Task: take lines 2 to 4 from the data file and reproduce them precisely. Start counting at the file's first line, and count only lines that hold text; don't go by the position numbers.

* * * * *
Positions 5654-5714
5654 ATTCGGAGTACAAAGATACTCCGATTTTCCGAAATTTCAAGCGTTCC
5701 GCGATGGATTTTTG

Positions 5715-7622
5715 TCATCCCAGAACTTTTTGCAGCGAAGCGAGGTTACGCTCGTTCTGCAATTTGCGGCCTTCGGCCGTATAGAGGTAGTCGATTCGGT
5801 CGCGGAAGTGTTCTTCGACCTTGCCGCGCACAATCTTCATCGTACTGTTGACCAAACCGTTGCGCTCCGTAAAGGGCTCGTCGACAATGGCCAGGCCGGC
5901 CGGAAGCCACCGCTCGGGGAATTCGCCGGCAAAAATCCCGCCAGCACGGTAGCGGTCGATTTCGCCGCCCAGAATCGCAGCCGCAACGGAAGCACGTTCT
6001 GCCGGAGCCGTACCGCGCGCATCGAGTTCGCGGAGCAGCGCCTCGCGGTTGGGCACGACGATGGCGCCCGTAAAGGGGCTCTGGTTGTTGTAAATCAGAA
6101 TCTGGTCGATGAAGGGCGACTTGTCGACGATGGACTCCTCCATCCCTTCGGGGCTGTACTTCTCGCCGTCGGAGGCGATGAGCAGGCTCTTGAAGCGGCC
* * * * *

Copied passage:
5654 ATTCGGAGTACAAAGATACTCCGATTTTCCGAAATTTCAAGCGTTCC
5701 GCGATGGATTTTTG

Positions 5715-7622